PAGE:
Broken Heart Land
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Broken Heart Land is a poignant, inspiring documentary that shows how Nancy Harrington transformed the grief she experienced after her gay son Zack’s suicide into activism. The film chronicles efforts to speak out about her son, join a PFLAG-like group, MOM (Mothers of Many) and campaign for equal rights for LGBT citizens in Norman, Okla., including supporting a City Council race for the openly gay Jackie Farley. This incredibly moving film gets up close and personal with the Harrington family and their supporters—and detractors, as it even-handedly shows the impact one gay young man’s death has on the Bible belt community. —Gary M. Kramer
We Are the Best!
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In his way, the films of Swedish director Lukas Moodysson are as mannered as, for one example, Wes Anderson. Yet where Anderson traffics in a whimsical austerity, Moodysson explores the messier corners of reality. His 2000 masterwork, Together, took place on a commune in 1975. His latest, We Are the Best!, is an ‘80s-set bildungsroman about three female teenage misfits (Mira Barkhammar, Mira Grosin, Liv LeMoyne—all delightful) who form an amateur punk band. Being teenagers, their emotions are mercurial and humorous (to everyone except the girls themselves). When boys enter the picture, the girls’ competitive natures and insecurities flair, with heartbreaking and comical results. Yet in the end, sisterhood prevails, as does the punk aesthetic in Moodysson’s vibrant, entertaining film. —Dan Loughry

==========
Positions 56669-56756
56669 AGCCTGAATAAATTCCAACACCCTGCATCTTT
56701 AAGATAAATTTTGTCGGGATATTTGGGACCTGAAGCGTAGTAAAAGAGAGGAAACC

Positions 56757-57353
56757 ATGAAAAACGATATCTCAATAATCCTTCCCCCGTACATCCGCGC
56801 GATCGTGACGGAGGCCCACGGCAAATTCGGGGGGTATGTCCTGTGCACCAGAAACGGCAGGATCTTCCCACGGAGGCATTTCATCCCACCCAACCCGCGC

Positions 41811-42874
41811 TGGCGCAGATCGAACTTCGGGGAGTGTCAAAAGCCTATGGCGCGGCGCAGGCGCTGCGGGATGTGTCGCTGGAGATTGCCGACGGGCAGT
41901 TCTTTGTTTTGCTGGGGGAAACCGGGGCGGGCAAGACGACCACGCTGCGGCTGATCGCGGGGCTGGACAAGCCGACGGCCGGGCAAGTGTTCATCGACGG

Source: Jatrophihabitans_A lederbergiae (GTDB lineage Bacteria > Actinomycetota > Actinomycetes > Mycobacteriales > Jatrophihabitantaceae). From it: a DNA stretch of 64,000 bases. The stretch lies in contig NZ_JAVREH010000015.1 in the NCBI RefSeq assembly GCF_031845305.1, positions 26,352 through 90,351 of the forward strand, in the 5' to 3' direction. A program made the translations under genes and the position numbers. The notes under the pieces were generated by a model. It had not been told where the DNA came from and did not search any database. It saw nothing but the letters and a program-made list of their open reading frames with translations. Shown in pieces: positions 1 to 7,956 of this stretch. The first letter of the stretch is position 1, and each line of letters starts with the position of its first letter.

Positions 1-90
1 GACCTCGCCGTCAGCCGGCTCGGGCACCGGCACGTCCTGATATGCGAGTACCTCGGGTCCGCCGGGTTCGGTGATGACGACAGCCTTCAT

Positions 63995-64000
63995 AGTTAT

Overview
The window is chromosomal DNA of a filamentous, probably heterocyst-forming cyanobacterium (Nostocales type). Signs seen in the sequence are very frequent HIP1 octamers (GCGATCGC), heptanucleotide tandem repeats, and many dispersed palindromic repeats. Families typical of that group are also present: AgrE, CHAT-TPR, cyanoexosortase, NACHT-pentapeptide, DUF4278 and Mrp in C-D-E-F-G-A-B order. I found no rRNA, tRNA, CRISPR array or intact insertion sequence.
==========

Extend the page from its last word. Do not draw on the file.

Yves Saint Laurent
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Like the clothes made by Yves Saint Laurent, Jalil Lespert’s uneven biopic of the fashion designer is a stylish and elegant production. However, the trio of runway scenes is more entertaining than the relationship drama between Yves (Pierre Niney) and his lover/business partner, Pierre (Guillaume Gallienne). Yves Saint Laurent offers some insights into the designer’s life and work, but a lousy voice-over narration by Pierre, and clunky moments—such as Yves’s drink/drug/sex binges—dilute the film’s power. Despite the film’s commendable job of presenting haute couture, the traditional biopic trajectory feels empty and glossed over at times. —G.M.K.